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The Warsaw Voice » Culture » December 19, 2007
Film review
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Hitman
December 19, 2007 By Witold ¯ygulski   
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You wouldn't think that a big screen adaptation of a popular "shoot 'em up" video game was anything to rave about. But Hitman, the Hollywood debut of French director Xavier Gens, actually made it to number two at the American box office, demonstrating that you cannot aim too low when it comes to the sophistication of the public. The tired old formula of an action-packed plot that pits a pretty boy actor against any number of armed and dangerous adversaries works every time. And let's not forget the witty repartee. Here's a little taste that will no doubt leave you hungry for more.

Intrepid heroine: "What color underwear am I wearing?"

Intrepid hero: "You're not wearing any underwear."

Timothy Olyphant finally muscled his way into Hollywood's major league playing über-terrorist Thomas Gabriel in Live Free or Die Hard, the fourth movie to feature kick ass cop John MacClane. Pushing 40, Olyphant desperately needed a leading role to capitalize on his newfound fame. He could have done a lot worse than Hitman.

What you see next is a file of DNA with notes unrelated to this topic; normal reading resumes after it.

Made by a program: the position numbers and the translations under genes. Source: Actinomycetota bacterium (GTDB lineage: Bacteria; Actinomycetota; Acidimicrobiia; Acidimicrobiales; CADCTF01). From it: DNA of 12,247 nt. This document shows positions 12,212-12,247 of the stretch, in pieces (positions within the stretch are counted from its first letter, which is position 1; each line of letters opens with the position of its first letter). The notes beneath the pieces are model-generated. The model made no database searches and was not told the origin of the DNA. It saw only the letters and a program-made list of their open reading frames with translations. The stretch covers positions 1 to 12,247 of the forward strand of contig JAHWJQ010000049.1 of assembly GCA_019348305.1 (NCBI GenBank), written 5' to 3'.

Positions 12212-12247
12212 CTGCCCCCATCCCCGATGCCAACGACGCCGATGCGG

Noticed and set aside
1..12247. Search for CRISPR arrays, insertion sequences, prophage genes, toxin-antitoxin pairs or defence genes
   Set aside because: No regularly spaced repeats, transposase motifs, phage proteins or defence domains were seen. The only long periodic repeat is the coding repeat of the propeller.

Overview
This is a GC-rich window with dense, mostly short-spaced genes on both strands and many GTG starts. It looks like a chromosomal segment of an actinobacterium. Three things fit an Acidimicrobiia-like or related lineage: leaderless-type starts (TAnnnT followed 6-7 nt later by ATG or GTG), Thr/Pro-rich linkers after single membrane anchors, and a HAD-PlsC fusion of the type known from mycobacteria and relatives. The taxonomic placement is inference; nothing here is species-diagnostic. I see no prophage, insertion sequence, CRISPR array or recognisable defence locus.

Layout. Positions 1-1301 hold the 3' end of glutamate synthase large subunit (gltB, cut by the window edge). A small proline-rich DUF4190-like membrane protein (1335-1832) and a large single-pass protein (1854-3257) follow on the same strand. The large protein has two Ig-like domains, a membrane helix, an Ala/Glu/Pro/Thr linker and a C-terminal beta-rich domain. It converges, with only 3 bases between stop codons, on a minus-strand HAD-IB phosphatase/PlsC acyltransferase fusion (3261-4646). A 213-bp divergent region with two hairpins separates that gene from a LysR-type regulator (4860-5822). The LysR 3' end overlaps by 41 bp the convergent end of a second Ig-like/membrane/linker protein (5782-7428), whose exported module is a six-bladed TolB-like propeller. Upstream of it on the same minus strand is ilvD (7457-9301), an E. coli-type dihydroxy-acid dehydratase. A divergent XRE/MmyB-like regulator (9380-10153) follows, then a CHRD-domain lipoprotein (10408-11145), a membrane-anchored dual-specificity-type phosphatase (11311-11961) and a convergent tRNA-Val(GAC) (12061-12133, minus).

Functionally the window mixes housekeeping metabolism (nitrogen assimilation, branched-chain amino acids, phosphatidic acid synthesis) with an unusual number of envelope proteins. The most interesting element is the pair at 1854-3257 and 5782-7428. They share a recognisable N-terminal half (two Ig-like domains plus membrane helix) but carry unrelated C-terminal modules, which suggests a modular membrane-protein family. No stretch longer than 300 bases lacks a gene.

Agent 47 is an enigmatic hitman with a shaven head and the personality of an android. He has been trained by an equally mysterious organization which hands him an assignment that we all know is beyond him. Our hitman is the fall guy in a political conspiracy. He soon finds himself on the top of the most wanted lists of Interpol, represented by Mike Whittier (Dougray Scott-Mission: Impossible II), and the Russian secret services. The movie's 100 minutes are almost entirely taken up with Agent 47 fighting off or dodging any number of attacks from legions of pursuers armed with every imaginable lethal weapon. Unbelievably, Agent 47 comes through without a scratch, finds out who set him up and manages to save the obligatory damsel in distress, a stereotypical hooker with a heart of gold. The threadbare plot is painfully predictable and like the video game that inspired it, is little more than an excuse to show off our hero's fighting prowess.

As with all Hollywood productions set in former communist countries, Hitman is full of nonsense like preposterous last names, ignorance about languages and geographical "novelties." Bulgaria filled in for Russia without even having its street signs changed. Russian Federal Security Service agents have the letters FSB emblazoned on their uniforms, even though the first two don't exist in the Cyrillic alphabet and the third is equivalent to a Latin "V." The filmmakers obviously haven't upgraded their education since the Soviet Union was extant. Georgia disappears to give Russia a border with Turkey and so on. But the action is what counts and moviegoers seem happy enough to suspend all disbelief.
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